In 2014, the National Institute of Justice—the scientific research arm of the U.S. Department of Justice—launched the Comprehensive School Safety Initiative with a congressional appropriation of $75 million. The funds are to be used for rigorous research to produce practical knowledge that can improve the safety of schools and students, including bullying prevention. The initiative is carried out through partnerships among researchers, educators, and other stakeholders, including law enforcement, behavioral and mental health professionals, courts, and other justice system professionals ( National Institute of Justice, 2015 ).

In 2015, the Every Student Succeeds Act was signed by President Obama, reauthorizing the 50-year-old Elementary and Secondary Education Act, which is committed to providing equal opportunities for all students. Although bullying is neither defined nor prohibited in this act, it is explicitly mentioned in regard to applicability of safe school funding, which it had not been in previous iterations of the Elementary and Secondary Education Act.

The above are examples of federal initiatives aimed at promoting the

2 The Safe and Drug-Free Schools and Communities Act was included as Title IV, Part A, of the 1994 Elementary and Secondary Education Act. See http://www.ojjdp.gov/pubs/gun_violence/sect08-i.html [October 2015].

3 For details, see http://www.stopbullying.gov/ [October 2015].

healthy development of youth, improving the safety of schools and students, and reducing rates of bullying behavior. There are several other federal initiatives that address student bullying directly or allow funds to be used for bullying prevention activities.

Definitional Context

The terms “bullying,” “harassment,” and “peer victimization” have been used in the scientific literature to refer to behavior that is aggressive, is carried out repeatedly and over time, and occurs in an interpersonal relationship where a power imbalance exists ( Eisenberg and Aalsma, 2005 ). Although some of these terms have been used interchangeably in the literature, peer victimization is targeted aggressive behavior of one child against another that causes physical, emotional, social, or psychological harm. While conflict and bullying among siblings are important in their own right ( Tanrikulu and Campbell, 2015 ), this area falls outside of the scope of the committee’s charge. Sibling conflict and aggression falls under the broader concept of interpersonal aggression, which includes dating violence, sexual assault, and sibling violence, in addition to bullying as defined for this report. Olweus (1993) noted that bullying, unlike other forms of peer victimization where the children involved are equally matched, involves a power imbalance between the perpetrator and the target, where the target has difficulty defending him or herself and feels helpless against the aggressor. This power imbalance is typically considered a defining feature of bullying, which distinguishes this particular form of aggression from other forms, and is typically repeated in multiple bullying incidents involving the same individuals over time ( Olweus, 1993 ).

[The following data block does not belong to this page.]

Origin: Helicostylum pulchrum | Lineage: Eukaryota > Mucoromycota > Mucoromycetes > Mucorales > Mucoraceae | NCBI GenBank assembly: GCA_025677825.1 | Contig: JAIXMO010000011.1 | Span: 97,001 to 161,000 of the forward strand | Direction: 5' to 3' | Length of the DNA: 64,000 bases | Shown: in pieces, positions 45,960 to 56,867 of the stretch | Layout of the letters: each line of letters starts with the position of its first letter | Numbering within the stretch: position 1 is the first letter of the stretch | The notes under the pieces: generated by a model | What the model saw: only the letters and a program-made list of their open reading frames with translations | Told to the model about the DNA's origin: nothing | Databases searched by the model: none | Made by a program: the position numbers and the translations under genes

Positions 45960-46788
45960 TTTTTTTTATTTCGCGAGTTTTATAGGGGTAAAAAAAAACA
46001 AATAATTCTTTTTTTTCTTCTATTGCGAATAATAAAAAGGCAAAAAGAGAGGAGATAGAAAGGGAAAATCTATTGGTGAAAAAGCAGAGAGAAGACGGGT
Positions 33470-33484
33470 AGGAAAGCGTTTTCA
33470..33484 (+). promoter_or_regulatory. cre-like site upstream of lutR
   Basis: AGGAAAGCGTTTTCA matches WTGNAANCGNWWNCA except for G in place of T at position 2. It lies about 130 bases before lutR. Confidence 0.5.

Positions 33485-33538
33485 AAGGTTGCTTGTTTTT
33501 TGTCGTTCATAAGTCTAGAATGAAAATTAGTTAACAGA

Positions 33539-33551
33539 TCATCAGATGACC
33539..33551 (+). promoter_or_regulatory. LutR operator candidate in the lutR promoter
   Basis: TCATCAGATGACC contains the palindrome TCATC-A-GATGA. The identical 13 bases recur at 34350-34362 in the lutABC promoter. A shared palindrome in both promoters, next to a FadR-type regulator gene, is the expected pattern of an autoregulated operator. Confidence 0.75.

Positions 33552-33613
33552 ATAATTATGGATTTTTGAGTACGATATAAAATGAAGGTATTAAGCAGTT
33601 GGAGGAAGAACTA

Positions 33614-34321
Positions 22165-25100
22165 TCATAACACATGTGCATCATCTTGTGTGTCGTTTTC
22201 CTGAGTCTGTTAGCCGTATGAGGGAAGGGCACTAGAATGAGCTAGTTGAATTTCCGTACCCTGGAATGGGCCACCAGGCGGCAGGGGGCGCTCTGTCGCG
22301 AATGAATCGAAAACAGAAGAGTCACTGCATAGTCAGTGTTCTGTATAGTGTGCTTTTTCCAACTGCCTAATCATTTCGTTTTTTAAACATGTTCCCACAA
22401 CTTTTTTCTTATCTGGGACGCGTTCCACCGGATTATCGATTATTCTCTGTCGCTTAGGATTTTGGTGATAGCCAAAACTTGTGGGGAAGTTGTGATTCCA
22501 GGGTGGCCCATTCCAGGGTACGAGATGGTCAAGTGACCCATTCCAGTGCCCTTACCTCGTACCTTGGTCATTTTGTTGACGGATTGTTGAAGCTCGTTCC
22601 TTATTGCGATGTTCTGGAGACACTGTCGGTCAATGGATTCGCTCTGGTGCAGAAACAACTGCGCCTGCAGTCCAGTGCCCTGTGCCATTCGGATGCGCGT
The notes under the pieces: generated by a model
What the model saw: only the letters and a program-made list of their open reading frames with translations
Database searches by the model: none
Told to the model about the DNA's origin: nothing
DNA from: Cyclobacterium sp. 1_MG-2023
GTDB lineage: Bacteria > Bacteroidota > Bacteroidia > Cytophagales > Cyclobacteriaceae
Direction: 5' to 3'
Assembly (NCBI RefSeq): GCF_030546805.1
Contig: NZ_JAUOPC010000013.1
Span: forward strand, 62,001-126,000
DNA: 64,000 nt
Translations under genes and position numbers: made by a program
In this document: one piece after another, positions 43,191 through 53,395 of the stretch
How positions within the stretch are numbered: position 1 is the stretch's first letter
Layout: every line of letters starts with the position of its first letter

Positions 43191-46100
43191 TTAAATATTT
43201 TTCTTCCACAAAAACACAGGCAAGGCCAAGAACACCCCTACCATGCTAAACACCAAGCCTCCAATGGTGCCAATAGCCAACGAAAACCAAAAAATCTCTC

Bullying and violence are subcategories of aggressive behavior that overlap ( Olweus, 1996 ). There are situations in which violence is used in the context of bullying. However, not all forms of bullying (e.g., rumor spreading) involve violent behavior. The committee also acknowledges that perspective about intentions can matter and that in many situations, there may be at least two plausible perceptions involved in the bullying behavior.

A number of factors may influence one’s perception of the term “bullying” ( Smith and Monks, 2008 ). Children and adolescents’ understanding of the term “bullying” may be subject to cultural interpretations or translations of the term ( Hopkins et al., 2013 ). Studies have also shown that influences on children’s understanding of bullying include the child’s experiences as he or she matures and whether the child witnesses the bullying behavior of others ( Hellström et al., 2015 ; Monks and Smith, 2006 ; Smith and Monks, 2008 ).

In 2010, the FPBP Steering Committee convened its first summit, which brought together more than 150 nonprofit and corporate leaders,

researchers, practitioners, parents, and youths to identify challenges in bullying prevention. Discussions at the summit revealed inconsistencies in the definition of bullying behavior and the need to create a uniform definition of bullying. Subsequently, a review of the 2011 CDC publication of assessment tools used to measure bullying among youth ( Hamburger et al., 2011 ) revealed inconsistent definitions of bullying and diverse measurement strategies. Those inconsistencies and diverse measurements make it difficult to compare the prevalence of bullying across studies ( Vivolo et al., 2011 ) and complicate the task of distinguishing bullying from other types of aggression between youths. A uniform definition can support the consistent tracking of bullying behavior over time, facilitate the comparison of bullying prevalence rates and associated risk and protective factors across different data collection systems, and enable the collection of comparable information on the performance of bullying intervention and prevention programs across contexts ( Gladden et al., 2014 ). The CDC and U.S. Department of Education collaborated on the creation of the following uniform definition of bullying (quoted in Gladden et al., 2014, p. 7 ):